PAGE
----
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Sasadhar Majumdar Vs. Aminaddi Sheikh - Court Judgment

LegalCrystal Citation
SubjectCriminal
CourtKolkata High Court
Decided On
Judge
Reported in1957CriLJ671
AppellantSasadhar Majumdar
RespondentAminaddi Sheikh
Excerpt:
- .....for revision of order made by a magistrate of the first class at basirhat, discharging the opposite party under section 253 of the code of criminal procedure in respect of an offence under section 403 of the indian penal code.2. it appears that consequent on proceedings before a bhag chas conciliation board, a certain award or order had been made. this order, it is said, was not implemented by the opposite party who is the bargadar of the lands to question. the petitioner is the owner who then preferred a complaint charging the opposite party with having committed an offence under section 403 of the indian penal code in respect of paddy which had been awarded to him by the board.3. the learned magistrate took some evidence and made an order under section 253 of the code of.....
Judgment:
ORDER

Debabrata Mookerjee, J.

1. This is a petition for revision of order made by a Magistrate of the First Class at Basirhat, discharging the opposite party under Section 253 of the Code of Criminal Procedure in respect of an offence under Section 403 of the Indian Penal Code.

2. It appears that consequent on proceedings before a Bhag Chas Conciliation Board, a certain award or order had been made. This order, it is said, was not implemented by the opposite party who is the Bargadar of the lands to question. The petitioner is the owner who then preferred a complaint charging the opposite party with having committed an offence under Section 403 of the Indian Penal Code in respect of paddy which had been awarded to him by the Board.

3. The learned Magistrate took some evidence and made an order under Section 253 of the Code of Criminal Procedure holding that no case had been made out against the opposite party which, if unrebutted, would warrant a conviction of the accused. In the explanation which the Magistrate has submitted, it is said that there was, in fact violation of the order of the Bhag Chas Board, and that being so proceedings under Section 403 of the Indian Penal Code were not appropriate.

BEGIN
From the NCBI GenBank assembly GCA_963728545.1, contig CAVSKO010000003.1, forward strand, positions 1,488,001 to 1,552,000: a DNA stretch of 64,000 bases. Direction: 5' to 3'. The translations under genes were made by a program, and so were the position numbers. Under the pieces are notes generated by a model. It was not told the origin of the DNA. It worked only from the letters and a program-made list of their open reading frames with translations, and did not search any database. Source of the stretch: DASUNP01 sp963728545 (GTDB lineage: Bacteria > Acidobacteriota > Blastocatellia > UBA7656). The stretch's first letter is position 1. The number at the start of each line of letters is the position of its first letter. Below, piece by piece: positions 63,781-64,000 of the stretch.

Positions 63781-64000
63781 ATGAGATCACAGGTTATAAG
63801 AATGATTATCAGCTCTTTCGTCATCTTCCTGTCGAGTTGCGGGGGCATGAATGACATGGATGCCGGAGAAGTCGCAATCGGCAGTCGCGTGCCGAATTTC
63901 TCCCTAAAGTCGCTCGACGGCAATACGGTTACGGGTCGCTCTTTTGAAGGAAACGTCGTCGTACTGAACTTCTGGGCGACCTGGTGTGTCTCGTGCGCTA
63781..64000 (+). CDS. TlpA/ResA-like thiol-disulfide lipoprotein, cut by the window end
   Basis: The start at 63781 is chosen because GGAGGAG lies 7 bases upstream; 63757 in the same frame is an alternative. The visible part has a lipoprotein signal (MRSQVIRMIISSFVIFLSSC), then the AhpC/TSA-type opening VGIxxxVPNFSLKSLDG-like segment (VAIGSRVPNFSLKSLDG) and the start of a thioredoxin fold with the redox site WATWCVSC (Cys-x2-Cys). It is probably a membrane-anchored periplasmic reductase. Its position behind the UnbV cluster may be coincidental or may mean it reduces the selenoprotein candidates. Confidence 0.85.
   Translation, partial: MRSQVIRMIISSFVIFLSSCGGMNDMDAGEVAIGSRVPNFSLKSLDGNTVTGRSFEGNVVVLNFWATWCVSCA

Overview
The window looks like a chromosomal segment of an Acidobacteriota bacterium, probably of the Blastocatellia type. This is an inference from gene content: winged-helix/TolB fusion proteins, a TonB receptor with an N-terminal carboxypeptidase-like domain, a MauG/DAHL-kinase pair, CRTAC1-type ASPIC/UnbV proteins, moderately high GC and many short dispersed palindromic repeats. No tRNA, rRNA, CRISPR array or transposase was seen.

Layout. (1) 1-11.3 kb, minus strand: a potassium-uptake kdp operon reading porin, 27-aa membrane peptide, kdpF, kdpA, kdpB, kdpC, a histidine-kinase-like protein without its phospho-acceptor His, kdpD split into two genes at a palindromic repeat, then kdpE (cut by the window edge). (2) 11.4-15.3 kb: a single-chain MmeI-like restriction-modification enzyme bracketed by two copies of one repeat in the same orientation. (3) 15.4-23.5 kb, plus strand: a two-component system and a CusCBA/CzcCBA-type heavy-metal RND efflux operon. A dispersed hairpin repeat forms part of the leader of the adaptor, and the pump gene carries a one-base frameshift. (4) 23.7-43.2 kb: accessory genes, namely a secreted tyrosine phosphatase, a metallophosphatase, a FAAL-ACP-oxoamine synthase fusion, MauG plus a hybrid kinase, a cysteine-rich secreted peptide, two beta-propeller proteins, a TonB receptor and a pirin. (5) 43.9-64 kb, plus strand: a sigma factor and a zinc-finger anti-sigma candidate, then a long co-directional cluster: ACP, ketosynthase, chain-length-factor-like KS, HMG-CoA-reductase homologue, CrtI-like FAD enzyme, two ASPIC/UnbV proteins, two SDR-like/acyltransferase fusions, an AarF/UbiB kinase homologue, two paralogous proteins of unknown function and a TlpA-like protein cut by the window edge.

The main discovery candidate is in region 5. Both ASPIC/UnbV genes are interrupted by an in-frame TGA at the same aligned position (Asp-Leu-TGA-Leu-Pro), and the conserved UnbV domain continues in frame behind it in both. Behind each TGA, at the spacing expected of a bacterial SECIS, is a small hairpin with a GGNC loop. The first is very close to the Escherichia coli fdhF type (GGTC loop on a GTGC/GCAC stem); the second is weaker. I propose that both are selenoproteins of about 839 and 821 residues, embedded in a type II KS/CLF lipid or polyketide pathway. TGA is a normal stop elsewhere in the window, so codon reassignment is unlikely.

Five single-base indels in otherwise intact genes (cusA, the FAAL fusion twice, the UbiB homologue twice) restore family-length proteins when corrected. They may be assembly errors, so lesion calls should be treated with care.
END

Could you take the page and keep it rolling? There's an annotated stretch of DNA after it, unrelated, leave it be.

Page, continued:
4. Mr. Ghose has contended that the learned Magistrate has failed to appreciate the true-effect of the complaint, and that he should have held that the facts alleged made out a case under Section 403 of the Indian Penal Code. I am afraid I cannot agree with this contention. The clear case made is that there had been an award made by the local Bhag Chas Board and the opposite party had been directed to do certain things. There was failure on the part of the opposite party to comply with that order or award of the Board. In my view, proceedings under Section 14 of the West Bengal Bargadars Act, 1950, would have been appropriate upon the allegations made. That section provides that if any person fails to comply with an award or order made under the Act he shall be punishable with imprisonment for a term which may extend to six months or with fine which may extend to five hundred rupees or with both. The gravaman of the allegations in the present case being that there was failure to comply with the order or award made by the Board, the opposite party was liable to be punished under Section 14 of the Bargadars Act to which I have just referred.

5. In a prosecution under Section 14 of the Bargadars Act two things need be proved : First, the existence of an order or award made by a Board, and secondly, non-compliance with that order or award. If these two elements are proved, the offence described in Section 14 is established. It will be perfectly open to Mr. Ghose's client to seek appropriate remedy under the provisions of Section 14 of the Act, if, of course, he is advised to do so. An order of discharge in respect of an offence under Section 403 of the Indian Penal Code cannot possibly be a bar to a properly framed complaint under Section 14 of the Bargadars Act.

6. Mr. Ghose complains that there is no machinery provided in the West Bengal Bargadars Act itself for the trial of offences under the Act. I do not see any difficulty in that respect. The procedure prescribed by the Code of Criminal Procedure will undoubtedly apply. Section 29 of the Code provides as follows:

29(1) Subject to the other provisions of the Code, any offence under any other law shall, when any Court is mentioned in this behalf in such law be tried by such Court.

'(2) When no Court is so mentioned, it may be tried by the High Court or subject as aforesaid by any Court constituted under this Code by which such offence is shown in the eighth column of the Second Schedule to be triable.

The Second Schedule provides that any Magistrate can try an offence against any other law, if punishable with imprisonment for less than one year or fine only. The penalty that may be imposed under Section 14 of the Bargadars Act extends to six months or a fine which may extend to five hundred rupees. Therefore, any Magistrate can try a contravention of Section 14 of the Bargadars Act provided a proper complaint is instituted in Court.

7. So far as the present proceedings are I concerned, it must be held that they were misconceived and the learned Magistrate was justified in making an order under Section 253 of the Code of Criminal Procedure.

8. With these observations this Rule is discharged.


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